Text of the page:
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Drawing on my Computer…

One of the most amusing things I feel about my job is the lack of knowledge most people have of it.  I often have people ask what I do for a living. If they know I office out of my home then I their fist vision of me is sitting around in my PJs watching opera with a diet coke in one hand and letting my nails dry on the other.  I may or may not have a computer sitting next to me, but most likely not or else it would be in the way of those feet I am propping up.

For some reason, it’s hard for people to grasp that you can WORK from home and actually make a living.  It even took my husband a long time to figure out that if I didn’t work billable hours, then I didn’t get a paycheck, therefore “NO, I did not get your 10 loads of laundry done today.” Now that he works from home one day a week to offset the cost of gas to drive to his Atlanta office, he sees that there are no bonbons or soap operas in my office.  But to those who do not see my daily routine  – it’s hard for them to imagine one having the self-discipline enough to “work from home” 

There are also those who understand the concept that I work, but not really what I DO.  In try to explain in layman’s terms that “I am a designer of all things that can be either printed on something or put on the web” That way (and I have had this before) I didn’t have to answer yes to their 30 item survey of “can you do’s” But yet even in layman’s, they still do not grasp that that billboard didn’t just magically appear on that highway or the website they use everyday to check their bank balance didn’t just come from air. It’s quite funny actually to watch the reactions people make when I tell them what I do.  Either they are immediately intrigued or they look like someone handed them a Su Doku puzzle and asked them to solve it on 30 seconds.

One of my favorite questions about my job I get every time I go home for a visit and see a particular elementary teacher who is always very intrigued by my talent.  She always very respectfully says “ Are you still drawing on your computer” I have learned just to say yes as sometimes it is just easier for people to visualize it that way. Little do they know that I haven’t “drawn” since I was in “Life Drawing” my last semester in College.  But that is okay.  To some people, making art requires a pencil or paintbrush and paper. The extremists of this line of thinking tend to believe that graphic arts/advertising isn’t really art at all.  But that is a whole other argument all-together that I will not attempt to get into. I will however, put out there for those who still don’t understand how I “draw on my computer” a little peek into my daily thought process – while I am eating my bon-bon of course!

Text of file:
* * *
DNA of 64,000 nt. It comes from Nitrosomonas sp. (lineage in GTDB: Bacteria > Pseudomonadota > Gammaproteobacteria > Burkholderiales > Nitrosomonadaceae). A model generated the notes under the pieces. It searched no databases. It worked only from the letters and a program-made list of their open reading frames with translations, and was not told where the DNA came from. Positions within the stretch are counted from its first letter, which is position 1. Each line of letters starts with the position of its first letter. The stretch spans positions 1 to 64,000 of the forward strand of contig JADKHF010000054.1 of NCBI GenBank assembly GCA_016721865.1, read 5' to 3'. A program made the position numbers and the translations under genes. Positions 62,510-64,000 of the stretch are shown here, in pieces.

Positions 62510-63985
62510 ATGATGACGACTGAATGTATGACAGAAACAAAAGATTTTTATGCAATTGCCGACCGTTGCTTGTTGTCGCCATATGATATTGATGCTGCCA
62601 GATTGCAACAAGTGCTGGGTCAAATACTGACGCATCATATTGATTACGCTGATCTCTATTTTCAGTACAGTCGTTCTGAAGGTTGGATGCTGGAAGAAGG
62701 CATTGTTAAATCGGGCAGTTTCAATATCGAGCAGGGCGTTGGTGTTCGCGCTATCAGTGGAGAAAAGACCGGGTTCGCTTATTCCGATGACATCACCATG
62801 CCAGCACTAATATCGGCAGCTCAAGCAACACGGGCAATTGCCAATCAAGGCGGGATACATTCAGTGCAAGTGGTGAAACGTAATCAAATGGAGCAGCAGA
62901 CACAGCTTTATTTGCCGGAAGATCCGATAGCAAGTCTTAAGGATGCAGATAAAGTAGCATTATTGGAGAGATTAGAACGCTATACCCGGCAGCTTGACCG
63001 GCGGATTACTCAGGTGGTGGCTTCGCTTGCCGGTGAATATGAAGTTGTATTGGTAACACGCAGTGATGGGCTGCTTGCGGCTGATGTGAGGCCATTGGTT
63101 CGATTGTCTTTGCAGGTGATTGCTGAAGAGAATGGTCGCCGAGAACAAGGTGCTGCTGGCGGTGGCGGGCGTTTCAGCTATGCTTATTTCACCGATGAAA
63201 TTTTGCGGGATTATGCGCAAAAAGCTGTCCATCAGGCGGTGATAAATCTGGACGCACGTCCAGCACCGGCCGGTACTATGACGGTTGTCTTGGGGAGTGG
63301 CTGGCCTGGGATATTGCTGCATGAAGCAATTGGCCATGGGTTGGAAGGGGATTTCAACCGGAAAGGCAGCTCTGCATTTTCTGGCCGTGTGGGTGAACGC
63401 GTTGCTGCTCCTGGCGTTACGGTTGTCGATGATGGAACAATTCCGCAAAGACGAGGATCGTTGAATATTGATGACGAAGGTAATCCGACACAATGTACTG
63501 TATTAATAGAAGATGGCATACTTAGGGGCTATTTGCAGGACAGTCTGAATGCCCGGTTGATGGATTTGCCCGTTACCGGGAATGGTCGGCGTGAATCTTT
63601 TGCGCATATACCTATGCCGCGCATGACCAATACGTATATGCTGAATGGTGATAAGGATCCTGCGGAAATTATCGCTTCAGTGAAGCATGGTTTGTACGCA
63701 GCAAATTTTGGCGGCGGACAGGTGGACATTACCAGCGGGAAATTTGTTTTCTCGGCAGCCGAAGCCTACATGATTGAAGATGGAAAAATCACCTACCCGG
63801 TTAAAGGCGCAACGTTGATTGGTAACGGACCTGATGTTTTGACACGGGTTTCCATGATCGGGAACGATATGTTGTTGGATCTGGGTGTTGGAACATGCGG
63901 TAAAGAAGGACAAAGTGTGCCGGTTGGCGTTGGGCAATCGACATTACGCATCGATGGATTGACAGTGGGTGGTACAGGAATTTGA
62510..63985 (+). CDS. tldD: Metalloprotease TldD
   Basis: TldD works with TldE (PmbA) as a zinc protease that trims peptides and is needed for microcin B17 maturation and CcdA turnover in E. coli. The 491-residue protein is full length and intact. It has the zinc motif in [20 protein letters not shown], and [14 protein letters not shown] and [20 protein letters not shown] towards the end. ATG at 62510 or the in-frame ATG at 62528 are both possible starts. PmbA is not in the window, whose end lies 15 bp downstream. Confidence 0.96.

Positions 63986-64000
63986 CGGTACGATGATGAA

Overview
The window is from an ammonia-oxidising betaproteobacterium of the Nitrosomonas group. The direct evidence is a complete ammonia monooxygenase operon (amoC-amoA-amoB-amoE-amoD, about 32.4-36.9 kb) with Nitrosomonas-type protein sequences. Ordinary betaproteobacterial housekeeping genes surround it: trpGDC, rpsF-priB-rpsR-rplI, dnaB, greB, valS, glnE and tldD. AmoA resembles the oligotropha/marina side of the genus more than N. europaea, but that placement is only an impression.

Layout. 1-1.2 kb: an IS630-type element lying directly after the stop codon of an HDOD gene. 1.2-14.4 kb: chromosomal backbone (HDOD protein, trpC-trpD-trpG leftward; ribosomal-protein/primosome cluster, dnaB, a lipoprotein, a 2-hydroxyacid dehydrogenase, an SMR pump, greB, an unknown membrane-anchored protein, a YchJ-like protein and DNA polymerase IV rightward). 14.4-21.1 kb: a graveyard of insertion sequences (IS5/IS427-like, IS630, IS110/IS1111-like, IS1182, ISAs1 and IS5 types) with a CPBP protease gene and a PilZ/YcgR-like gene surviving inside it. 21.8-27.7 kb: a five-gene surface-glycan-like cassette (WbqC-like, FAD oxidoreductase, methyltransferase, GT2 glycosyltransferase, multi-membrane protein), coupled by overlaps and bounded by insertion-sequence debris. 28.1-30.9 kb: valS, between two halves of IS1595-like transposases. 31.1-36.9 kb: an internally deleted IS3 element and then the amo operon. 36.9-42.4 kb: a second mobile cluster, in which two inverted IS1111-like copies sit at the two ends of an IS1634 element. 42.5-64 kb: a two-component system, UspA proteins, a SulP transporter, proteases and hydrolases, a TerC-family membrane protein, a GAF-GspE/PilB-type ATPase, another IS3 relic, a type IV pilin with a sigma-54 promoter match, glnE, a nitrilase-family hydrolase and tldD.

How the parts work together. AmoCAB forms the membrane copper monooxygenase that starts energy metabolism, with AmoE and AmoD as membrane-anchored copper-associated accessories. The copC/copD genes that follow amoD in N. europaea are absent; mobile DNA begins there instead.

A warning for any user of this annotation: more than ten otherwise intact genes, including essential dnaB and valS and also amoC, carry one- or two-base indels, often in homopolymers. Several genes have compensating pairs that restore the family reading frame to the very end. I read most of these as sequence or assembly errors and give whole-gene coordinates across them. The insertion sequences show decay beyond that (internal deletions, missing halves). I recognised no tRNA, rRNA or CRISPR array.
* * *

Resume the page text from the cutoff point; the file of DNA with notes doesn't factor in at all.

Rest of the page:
Without too much detail, here is a sample scenario of one project I may get in a day….

Most of the time I already have at least 5 jobs in production and take on one new. Client calls after being referred to me by another client or one of my partners.  They are a new business or an only business seeing a new identity.  They need it all.  Website, collateral package, logo for starters.

I visit with the client usually for at least 30 min, sometimes with multiple people on a conference call.  This is typical with the majority of my client base being out of state.  The customer outlines their current situation – where they have been and where they want to go.  I ask them if they have competitors so I can see what our marketing is up against.  I also ask for samples of directions they like.  Some customers have the taste of a dry popsicle stick and others actually have a great concept of where they want their company to go. This is fantastic as mind reading is not part of my job description even though I have done it  –  a lot.  Once I get an idea of where they have been and want to go, I outline what elements they need.  Logo, collateral package (consisting of letterhead, envelopes and business cards sometimes even a brochure), and website.  I’ve made my notes, gotten a feel for the personalities of the client (which is VERY important) and I am ready to build my estimate.  Sometimes If I can tell that the client is on the smaller side of the business, I ask if they have a budget so I know up front how realistic their expectations are.  However if I know the client is larger and has the advertising budget to handle my hourly rate, I do not worry about asking as sometimes this can limit your creative thinking when estimating.  After I build by estimate and deliver it to the customer I usually get approval within a few days.  In the meantime I am frantically trying to wrap up other projects to make room.  When I receive the signed estimate I begin the research and concept phase.  This is the most crucial part of my job.